13. Now that I see the set of samples, I don't see why this is a big deal.
  14. focus point was that eyebrow, which doubles as a nest for eagles.
  15. what happened to his other eye? looks like somebody spilled their vodka on the neg...
  16. Yes Les it's horrible isn't it. It does show shallow DOF and it clearly shows that making that shot wide open was not really the way to go.
  17. Eric: That nest of eagles just made my morning :)
    De gustibus non est disputandum.
    Photography is a creative way to express oneself, and it's clear a lens as the 58 f/1.4 gives a lot of creative liberty. Maybe too much to some liking.... that's OK, the 50mm f/1.8 will save you $1500 too. But realistically, there is no technical correct or wrong way to do things, no hard rules. It does have to fit a vision and idea, though..and for me this example fails at that point: the shallow DoF seems shallow for shallowness sake rather than actually adding something to the message. Which makes the image shallow on more than one level.
    But heck, I've done worse with my 50 f/1.2. Just not with portraits. Or birdnests.
  18. I shot this with an 85mm 1.8g @ F5
    There is still not enough DOF to allow the eye furthest away to be sharp. Next time I will try F11 and hopefully get what I wanted. I can only imagine how bad this would have looked wide open.
  19. In my use, the f/1.4 aperture is mostly useful for full body portraits and street images in crowded environments. This was shot at f/1.4 with the 85mm prime and it displays in my opinion a good balance of bokeh and sharpness, even though at the 24MP level it isn't equally sharp at all points of the dress. A 3D feeling is created by the variation in softness and sharpness.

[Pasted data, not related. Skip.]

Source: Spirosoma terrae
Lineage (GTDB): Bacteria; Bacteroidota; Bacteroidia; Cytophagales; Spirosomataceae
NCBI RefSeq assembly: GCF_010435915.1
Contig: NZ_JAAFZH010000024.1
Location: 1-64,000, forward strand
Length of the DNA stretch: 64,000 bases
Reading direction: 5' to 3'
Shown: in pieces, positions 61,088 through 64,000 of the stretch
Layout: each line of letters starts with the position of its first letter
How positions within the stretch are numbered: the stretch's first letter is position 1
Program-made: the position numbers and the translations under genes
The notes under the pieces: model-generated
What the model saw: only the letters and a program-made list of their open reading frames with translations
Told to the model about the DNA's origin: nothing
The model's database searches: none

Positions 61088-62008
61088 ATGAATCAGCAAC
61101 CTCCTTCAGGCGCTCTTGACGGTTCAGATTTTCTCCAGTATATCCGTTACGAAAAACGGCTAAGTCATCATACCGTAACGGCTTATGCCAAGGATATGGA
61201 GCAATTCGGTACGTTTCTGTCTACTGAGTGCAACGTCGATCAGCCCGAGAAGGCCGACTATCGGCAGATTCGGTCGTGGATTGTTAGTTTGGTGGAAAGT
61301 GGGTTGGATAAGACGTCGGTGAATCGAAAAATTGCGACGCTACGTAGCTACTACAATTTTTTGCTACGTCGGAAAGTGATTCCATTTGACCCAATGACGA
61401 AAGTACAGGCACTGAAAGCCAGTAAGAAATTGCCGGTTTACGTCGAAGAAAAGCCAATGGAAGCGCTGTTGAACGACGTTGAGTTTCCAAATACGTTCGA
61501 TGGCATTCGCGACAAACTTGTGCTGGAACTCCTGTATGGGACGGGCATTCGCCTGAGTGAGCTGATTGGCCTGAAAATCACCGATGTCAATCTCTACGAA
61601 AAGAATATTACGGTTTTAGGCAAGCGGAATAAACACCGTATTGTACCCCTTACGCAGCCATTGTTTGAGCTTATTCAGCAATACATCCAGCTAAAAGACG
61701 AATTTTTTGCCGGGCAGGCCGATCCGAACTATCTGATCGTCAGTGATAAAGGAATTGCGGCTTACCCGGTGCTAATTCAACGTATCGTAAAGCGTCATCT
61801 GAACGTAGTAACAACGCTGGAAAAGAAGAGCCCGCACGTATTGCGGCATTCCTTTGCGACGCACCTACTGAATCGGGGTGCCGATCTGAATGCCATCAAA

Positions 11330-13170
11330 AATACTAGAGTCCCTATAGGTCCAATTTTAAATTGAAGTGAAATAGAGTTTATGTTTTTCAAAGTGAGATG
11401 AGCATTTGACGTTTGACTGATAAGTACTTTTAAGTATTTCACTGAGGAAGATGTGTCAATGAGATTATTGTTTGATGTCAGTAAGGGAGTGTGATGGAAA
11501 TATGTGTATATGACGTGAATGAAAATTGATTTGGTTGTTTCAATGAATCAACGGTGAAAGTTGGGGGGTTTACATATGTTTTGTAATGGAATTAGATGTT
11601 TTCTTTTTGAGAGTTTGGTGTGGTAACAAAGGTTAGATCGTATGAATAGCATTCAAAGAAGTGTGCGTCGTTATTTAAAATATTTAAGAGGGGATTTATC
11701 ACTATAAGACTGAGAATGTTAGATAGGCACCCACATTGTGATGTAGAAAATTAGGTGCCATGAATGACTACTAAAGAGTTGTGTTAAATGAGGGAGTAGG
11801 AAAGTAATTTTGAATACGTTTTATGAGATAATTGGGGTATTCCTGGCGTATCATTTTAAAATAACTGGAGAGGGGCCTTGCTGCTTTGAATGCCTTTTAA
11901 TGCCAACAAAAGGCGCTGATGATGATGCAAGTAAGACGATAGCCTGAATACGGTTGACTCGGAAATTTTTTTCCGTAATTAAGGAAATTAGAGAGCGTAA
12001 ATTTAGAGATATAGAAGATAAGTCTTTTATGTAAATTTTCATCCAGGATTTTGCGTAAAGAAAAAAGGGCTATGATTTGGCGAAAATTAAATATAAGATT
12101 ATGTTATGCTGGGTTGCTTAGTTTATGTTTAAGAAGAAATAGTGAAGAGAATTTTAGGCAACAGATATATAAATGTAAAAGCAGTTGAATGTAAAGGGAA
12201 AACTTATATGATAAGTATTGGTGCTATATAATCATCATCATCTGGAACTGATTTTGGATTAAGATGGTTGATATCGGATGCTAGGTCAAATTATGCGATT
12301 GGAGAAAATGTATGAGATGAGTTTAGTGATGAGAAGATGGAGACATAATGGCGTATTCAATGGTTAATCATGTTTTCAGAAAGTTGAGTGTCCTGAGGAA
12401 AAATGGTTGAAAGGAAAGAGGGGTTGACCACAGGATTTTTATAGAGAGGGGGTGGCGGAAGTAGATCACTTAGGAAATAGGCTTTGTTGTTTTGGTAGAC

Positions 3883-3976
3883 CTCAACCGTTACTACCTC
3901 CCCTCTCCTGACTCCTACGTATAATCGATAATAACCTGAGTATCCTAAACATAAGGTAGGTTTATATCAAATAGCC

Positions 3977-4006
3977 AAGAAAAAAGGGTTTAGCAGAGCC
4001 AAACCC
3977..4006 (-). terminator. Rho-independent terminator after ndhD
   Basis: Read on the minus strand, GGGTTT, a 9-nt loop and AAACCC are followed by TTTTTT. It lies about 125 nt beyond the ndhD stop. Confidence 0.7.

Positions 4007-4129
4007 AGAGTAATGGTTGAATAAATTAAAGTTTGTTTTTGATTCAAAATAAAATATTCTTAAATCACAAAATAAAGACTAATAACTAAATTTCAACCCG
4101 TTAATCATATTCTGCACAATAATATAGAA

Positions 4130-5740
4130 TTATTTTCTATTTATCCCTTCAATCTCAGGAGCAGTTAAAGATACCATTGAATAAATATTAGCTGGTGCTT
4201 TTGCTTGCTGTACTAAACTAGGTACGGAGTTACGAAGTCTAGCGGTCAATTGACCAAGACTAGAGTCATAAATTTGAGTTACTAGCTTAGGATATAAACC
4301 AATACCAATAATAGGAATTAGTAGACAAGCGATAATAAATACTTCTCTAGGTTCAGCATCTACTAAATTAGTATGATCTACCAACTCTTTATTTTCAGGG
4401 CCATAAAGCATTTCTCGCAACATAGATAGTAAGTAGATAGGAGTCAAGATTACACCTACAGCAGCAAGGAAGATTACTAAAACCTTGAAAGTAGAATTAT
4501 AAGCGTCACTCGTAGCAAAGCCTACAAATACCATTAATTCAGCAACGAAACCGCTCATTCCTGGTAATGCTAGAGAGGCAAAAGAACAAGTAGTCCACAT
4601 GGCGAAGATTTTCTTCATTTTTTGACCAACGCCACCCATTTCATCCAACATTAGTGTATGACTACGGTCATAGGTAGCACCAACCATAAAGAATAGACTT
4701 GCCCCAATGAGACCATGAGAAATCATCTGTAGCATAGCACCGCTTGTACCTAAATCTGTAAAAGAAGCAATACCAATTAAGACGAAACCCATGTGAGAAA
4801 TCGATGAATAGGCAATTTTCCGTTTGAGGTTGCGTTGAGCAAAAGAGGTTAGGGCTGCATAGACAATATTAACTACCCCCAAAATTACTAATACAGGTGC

I just love this effect. My head and shoulders portraits, by contrast, are often made at f/4, in the studio I use f/8 to f/11 quite often but in available light f/4 for this. For the full body and 2/3 body shots I usually prefer to shoot wide open.
    This is another example of the use of the maximum aperture of an f/1.4 lens:
  20. Thats a good example of when 1.4 works really well. Thats the way I've been thinking lately. Stop down more when moving
    in closer.
  21. There are some good samples of 58/1.4 imaging and comparisons to other f/1.4 50-58mm fast primes up at Most of Lloyd Chamber’s analysis is by subscription. The New 58mm isn’t as good optically as the more expensive Zeiss Otus 55/1.4 Distagon (which Mr. Chambers used a prototype of).

    The Nikkor does seem to have very high flare resistance, making it a good choice for night photography. Interestingly, the Voigtlander 58mm/1.4 Nokton is almost as good as the Nikkor 58mm when both are stopped down to f/2.8 or smaller. The Nokton does suffer some flare patches at f/1.4 and f/2, and curiously the new Nikkor 58mm showed a very tiny flare UFO at f/5.6 that is absent at all other apertures.
  22. Yes, this is as extreme as it gets. Trendy? The answer to no bokeh? I'm not a fan of defocus either.